You Are Not Nick Miller

Dear Male Friends,

You are not Nick Miller.  Actually, you sort of are, and that’s kind of the problem.

Oh, Nick Miller. The loveable everyman.  George Costanza for a new generation.  Not overwhelmingly handsome, not ambitious career-wise, but still maintains an interesting set of friends and inexplicably has beautiful women throwing themselves at him regularly.  And this, now, is what guys aspire to be.  Unaspirational, but with cool friends and lots of ladies.

Fading is the narrative of the ‘unlucky in love, tries so hard and never gets it right, occasionally ditzy and floozy’ woman waiting for an older, richer, wiser man to save her from herself and give her the happy relationship she so desperately wants.  And even in this narrative, at least on TV, the woman in question typically has her career at least somewhat together (Meredith Grey, Mindy Lahiri, Carrie Bradshaw, and the Katherine Heigl character in all movies, I’m looking at you).  Sure, these women sometimes compromise themselves for men, but at least they’re real, grown up, have their life together men, which makes them sort of worth compromising for.

Not anymore. Gone are the days of tall, dark, handsome men with money and power.  Welcome to the new age, where we’re left with the anti-hero, the man-boy who spends his time watching TV or playing video games and waxing emo about how hard his incredibly priveleged life is, and never doing a thing about it.  How did we get here?

Is it possible that there’s only room for a finite amount of adulthood in our society, and we ladies have taken it over?  While I often struggle to remember that my life isn’t a fairy tale, I’m also fighting against literally hundreds of years of stories, and also real life narratives, saying that women were damsels in distress, meant to sit back and wait for men to handle things.  As recently as the last century, women didn’t have the right to vote.  Now we’re voting, we’re running for office, we’re fillibustering, we’re leaning in, we’re running companies.  We’re buying houses in record numbers.  We may still earn 77 cents on the dollar, but otherwise, ladies, we’re kind of killing it.

And then there’s men.  Rather than welcoming us with open arms into the ‘people who can do stuff’ club, the ones in power are trying to take away our rights to our bodies and shove us back into the kitchens where they think we belong.  And the ones not in power seem to be sitting back and doing nothing.  The damsel in distress narrative has been flipped on its head, except that men aren’t looking for a night in shining armor to save them from a dragon, they’re looking for a manic pixie dream girl in a sundress to save them from themselves.

I hate to generalize, and I know there are exceptions.  And yet I worry.  When my dad was 30, he and his friends were by and large married, with houses and families and careers.  Most of the guys I know are at 30 or rapidly approaching it, and are nowhere near those milestones; they live with roommates or in their bachelor pads, rarely even bothering to date, whining about the girls that got away due to their own mistakes, and waiting for life to drop success and the perfect woman that they believe they deserve into their lap without being willing in any way to work for it.  I know times are different; I know the economy is crap.  I’m also pretty certain that no one ever met a girl or scored their dream job while sitting around on their couch, drinking beer and playing Halo (do guys still play that? I don’t even know).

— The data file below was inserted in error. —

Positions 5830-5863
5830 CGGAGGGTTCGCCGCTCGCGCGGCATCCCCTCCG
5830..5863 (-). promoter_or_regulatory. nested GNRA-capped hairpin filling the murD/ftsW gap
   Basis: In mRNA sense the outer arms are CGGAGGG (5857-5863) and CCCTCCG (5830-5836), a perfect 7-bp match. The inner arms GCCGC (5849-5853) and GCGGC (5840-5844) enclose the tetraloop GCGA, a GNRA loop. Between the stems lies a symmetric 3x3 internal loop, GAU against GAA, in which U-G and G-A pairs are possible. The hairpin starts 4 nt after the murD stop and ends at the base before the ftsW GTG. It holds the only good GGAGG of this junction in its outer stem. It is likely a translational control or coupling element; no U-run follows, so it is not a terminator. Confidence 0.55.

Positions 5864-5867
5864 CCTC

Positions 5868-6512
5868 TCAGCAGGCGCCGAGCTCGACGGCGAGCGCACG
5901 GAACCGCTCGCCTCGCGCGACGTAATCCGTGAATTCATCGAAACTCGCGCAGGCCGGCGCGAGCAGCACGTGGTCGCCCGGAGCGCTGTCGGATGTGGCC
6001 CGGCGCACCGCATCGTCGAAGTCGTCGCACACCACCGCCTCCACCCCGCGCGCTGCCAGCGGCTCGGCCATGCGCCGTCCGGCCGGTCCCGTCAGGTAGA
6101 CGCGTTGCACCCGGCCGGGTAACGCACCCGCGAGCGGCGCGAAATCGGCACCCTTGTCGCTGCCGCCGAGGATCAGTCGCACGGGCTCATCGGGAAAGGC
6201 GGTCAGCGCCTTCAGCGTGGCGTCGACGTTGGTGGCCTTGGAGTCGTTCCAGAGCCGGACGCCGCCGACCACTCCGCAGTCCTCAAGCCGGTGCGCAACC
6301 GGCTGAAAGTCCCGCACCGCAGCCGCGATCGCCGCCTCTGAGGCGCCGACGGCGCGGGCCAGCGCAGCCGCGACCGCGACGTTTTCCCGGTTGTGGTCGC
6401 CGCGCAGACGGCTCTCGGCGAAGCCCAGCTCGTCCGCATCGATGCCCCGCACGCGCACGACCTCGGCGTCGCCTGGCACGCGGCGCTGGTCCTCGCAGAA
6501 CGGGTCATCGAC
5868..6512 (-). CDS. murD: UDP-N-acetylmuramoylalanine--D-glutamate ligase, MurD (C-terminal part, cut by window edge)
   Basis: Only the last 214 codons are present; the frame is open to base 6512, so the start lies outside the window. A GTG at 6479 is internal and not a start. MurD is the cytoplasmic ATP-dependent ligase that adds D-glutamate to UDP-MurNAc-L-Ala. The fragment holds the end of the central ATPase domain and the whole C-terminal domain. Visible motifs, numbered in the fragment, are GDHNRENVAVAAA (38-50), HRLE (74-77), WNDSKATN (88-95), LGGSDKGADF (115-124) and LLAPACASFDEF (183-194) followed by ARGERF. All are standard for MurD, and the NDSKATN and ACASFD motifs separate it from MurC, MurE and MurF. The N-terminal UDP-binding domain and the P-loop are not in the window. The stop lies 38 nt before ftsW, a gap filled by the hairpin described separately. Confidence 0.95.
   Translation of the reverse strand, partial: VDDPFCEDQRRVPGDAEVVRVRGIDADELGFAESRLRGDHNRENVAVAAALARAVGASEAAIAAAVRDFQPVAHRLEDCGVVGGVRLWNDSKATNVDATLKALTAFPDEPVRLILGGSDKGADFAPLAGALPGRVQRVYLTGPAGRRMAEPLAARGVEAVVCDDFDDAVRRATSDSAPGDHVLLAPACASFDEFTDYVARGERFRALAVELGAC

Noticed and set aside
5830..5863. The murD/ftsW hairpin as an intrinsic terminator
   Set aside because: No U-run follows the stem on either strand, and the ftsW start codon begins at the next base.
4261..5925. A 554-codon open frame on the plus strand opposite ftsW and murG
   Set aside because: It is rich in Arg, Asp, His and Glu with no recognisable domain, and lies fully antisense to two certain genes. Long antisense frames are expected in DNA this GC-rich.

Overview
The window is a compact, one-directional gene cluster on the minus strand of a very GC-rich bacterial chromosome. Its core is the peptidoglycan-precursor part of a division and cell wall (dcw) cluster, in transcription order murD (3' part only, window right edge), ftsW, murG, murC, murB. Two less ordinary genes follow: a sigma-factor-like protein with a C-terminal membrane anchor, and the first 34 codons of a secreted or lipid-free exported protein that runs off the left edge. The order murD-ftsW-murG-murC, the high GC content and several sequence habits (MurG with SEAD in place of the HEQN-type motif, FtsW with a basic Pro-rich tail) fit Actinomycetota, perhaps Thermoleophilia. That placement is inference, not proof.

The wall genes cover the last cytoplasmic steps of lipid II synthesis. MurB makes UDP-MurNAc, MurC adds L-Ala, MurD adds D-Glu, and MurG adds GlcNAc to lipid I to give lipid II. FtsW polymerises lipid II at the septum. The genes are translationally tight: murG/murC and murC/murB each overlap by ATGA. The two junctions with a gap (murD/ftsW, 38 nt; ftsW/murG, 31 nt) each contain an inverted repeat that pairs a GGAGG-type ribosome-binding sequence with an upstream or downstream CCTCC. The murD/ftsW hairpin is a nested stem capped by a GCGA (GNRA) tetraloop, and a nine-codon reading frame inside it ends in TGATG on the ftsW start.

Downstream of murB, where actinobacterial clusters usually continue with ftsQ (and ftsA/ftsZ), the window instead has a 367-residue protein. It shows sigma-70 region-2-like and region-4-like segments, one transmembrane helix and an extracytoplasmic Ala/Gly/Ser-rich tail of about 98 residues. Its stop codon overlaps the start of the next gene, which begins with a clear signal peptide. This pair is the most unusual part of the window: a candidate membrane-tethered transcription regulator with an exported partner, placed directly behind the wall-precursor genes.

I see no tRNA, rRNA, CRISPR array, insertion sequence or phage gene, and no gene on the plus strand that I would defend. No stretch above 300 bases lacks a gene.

I know there are exceptions to this, but at least in my life, my female friends are out there tearing it up at work and in life, and my male friends are whining about how hard it is to win whatever iPhone game they’re playing this week.  I might be a Liz Lemon, but I certainly would rather end up with a Jack Donaghy than a Criss Chros, and I’m worried the former is a dying breed.

I understand that we don’t all want to be CEO of GE; that some guys do want to be stay at home dads or run food trucks, and that’s fine.  Or at least that’s fine if it’s what you want and you’re happy doing it.  My issue is that so many of my male friends who are stuck in their ruts claim to be happy, but don’t really seem it.  Because admitting unhappiness might mean having to do something about it, and, you know, doing stuff is the worst.  (It’s not, actually.  I love doing stuff.)

Newsflash, menfolk (and lazy ladyfolk, too):  you do not deserve a perfect life.  It is not on its way and you just have to wait it out.  Your life is something you have to build, you have to actually work at.  Do you hate being single?  Sure, you might get lucky and suddenly an amazing new girl shows up at work…or you might actually have to spend some time creating a decent online dating profile and sending thoughtful messages and talking to strangers even though they might reject you.  Most of them probably will.  But eventually one of them won’t.  Are you frustrated with your job?  Then please stop ‘working on your screenplay’ unless you’re actually a good writer and actually serious about it.  Figure out what you love to do (that isn’t watching TV) and find someone who will pay you to do it.  Or figure out how to love what you’re already getting paid to do.

Are these things hard?  Totally.  They are also very, very worth doing.  I won’t lie, I don’t have all the answers and I certainly don’t have my life entirely figured out yet, but I do know that New Girl is what I watch when I want a distraction from the stresses of the life I’m trying to build, not something I actively want to pattern my life after.



P.S.  Full disclosure:  I’ve only seen season one of New Girl.  If Nick totally gets his act together in Season Two, then I apologize for blaming the problems of the men of my generation on him.

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